23 January 2006

Beating your doormat after 8am is strictly forbidden

So great is the task of rescinding archaic laws that many weird and wonderful examples, however moribund, remain on the statue book. An exhibition opening tomorrow at the Law Society's library in central London underlines how many of them proscribe what would now be regarded as harmless everyday activities.

Not that wearing armour in Parliament could now be regarded as an everyday activity, but Edward I clearly thought it might become so when he banned it by statute in 1279.

More than 2,000 obsolete laws have been repealed since 1965, but the clearout continues to throw out many more, some of which have been around for centuries. There are still more than 4,000 Public and General Acts, 11,000 Local Acts and 13,000 Private Acts, all dating from before 1801, which are technically still in force.

From a statute of 1324, any whale washed up on the United Kingdom coastline has to be offered to the Crown and cannot be disposed of without the consent of the Sovereign. By tradition the head belongs to the King and the tail to his consort "to furnish the Queen's wardrobe with whalebone".

Do not even think about firing a cannon close to a dwelling house; the offence carries a £200 fine under the 1839 Metropolitan Police Act. Under the same Act the fine rises to £2,500 if you "keep or use or act in the management of any house, room, pit or other place for the purpose of fighting or baiting lions, bears or other animals".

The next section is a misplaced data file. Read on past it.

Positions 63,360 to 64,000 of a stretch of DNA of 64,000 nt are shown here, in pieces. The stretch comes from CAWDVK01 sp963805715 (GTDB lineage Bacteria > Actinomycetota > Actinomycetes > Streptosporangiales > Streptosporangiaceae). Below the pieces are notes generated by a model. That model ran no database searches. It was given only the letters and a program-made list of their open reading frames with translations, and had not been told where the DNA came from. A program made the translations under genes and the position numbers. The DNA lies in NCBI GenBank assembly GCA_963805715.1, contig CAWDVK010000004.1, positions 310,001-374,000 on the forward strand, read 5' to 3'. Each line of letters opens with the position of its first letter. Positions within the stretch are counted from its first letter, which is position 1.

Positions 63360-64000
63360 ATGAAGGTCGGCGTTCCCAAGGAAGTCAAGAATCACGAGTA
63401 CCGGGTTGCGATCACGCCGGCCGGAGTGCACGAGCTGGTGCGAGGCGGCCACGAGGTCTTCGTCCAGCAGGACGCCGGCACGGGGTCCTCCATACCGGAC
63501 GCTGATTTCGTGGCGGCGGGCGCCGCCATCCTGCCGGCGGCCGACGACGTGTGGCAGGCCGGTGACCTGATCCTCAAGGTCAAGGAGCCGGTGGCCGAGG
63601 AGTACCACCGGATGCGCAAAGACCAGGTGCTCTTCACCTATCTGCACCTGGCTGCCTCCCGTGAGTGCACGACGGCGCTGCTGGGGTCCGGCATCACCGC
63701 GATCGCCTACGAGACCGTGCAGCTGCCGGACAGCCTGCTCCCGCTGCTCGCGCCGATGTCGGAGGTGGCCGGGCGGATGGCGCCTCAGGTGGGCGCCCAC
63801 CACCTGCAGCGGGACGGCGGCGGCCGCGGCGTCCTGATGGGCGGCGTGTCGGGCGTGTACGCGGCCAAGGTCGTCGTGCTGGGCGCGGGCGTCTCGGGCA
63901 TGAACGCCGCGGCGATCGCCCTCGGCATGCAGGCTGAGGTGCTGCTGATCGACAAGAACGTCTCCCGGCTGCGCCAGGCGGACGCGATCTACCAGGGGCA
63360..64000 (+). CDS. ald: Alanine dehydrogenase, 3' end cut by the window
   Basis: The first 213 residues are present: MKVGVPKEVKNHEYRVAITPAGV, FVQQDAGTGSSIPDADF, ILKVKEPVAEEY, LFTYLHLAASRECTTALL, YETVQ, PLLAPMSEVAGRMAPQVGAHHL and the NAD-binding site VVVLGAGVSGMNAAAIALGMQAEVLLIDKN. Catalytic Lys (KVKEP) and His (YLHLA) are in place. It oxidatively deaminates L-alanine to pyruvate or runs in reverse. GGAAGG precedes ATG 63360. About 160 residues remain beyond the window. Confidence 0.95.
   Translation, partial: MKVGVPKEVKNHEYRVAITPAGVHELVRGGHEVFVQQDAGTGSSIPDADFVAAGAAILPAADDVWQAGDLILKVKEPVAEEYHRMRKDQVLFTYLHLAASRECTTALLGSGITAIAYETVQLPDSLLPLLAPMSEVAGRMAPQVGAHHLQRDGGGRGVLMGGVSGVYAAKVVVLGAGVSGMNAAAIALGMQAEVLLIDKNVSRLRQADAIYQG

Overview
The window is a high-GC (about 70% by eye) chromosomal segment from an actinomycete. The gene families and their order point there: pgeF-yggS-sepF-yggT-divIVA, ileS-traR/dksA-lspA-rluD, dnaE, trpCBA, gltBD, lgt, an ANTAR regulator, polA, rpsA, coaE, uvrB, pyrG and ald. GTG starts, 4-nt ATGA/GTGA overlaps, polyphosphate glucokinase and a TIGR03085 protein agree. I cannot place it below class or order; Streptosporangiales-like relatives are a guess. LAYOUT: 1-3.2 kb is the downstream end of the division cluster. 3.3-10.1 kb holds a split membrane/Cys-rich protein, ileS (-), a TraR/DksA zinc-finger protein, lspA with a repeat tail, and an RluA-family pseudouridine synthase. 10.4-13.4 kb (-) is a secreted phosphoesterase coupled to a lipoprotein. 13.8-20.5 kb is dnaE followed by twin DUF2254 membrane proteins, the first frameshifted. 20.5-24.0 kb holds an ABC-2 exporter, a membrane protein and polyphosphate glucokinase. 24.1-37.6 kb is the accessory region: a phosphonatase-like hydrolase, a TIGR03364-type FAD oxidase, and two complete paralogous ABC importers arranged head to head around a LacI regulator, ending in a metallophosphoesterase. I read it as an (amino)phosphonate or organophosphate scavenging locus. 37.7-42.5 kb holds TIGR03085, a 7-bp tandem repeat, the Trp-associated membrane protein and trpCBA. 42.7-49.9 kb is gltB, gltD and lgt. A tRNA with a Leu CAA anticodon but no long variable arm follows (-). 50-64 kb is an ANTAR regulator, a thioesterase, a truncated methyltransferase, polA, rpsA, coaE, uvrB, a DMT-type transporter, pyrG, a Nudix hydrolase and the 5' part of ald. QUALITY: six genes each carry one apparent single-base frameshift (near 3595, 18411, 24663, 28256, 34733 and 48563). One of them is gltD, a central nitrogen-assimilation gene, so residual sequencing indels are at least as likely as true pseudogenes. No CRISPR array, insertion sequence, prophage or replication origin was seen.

And mind you behave when borrowing a book. Betting, gambling, using violent, abusive or obscene language or behaving in a disorderly manner in a library carries a £200 fine under the 1898 Library Offences Act. Drinking and driving was a serious offence, carrying a prison sentence or a £200 fine even in 1872, but the Licensing Act of that year had driving a horse, a cow or a steam engine in mind.

Few Acts have been as catch-all or as draconian as the 1847 Town Police Clauses Act, which threatens a £1,000 fine for hanging washing across the street, beating or shaking carpets, rugs or mats (doormats excepted before 8am), singing profane or obscene songs or ballads or using any profane or obscene language, wantonly discharging firearms, making bonfires, flying kites, sliding on ice or snow, extinguishing any lamp, or wilfully and wantonly disturbing residents by ringing their doorbells.

- The Times, 16 January 2006

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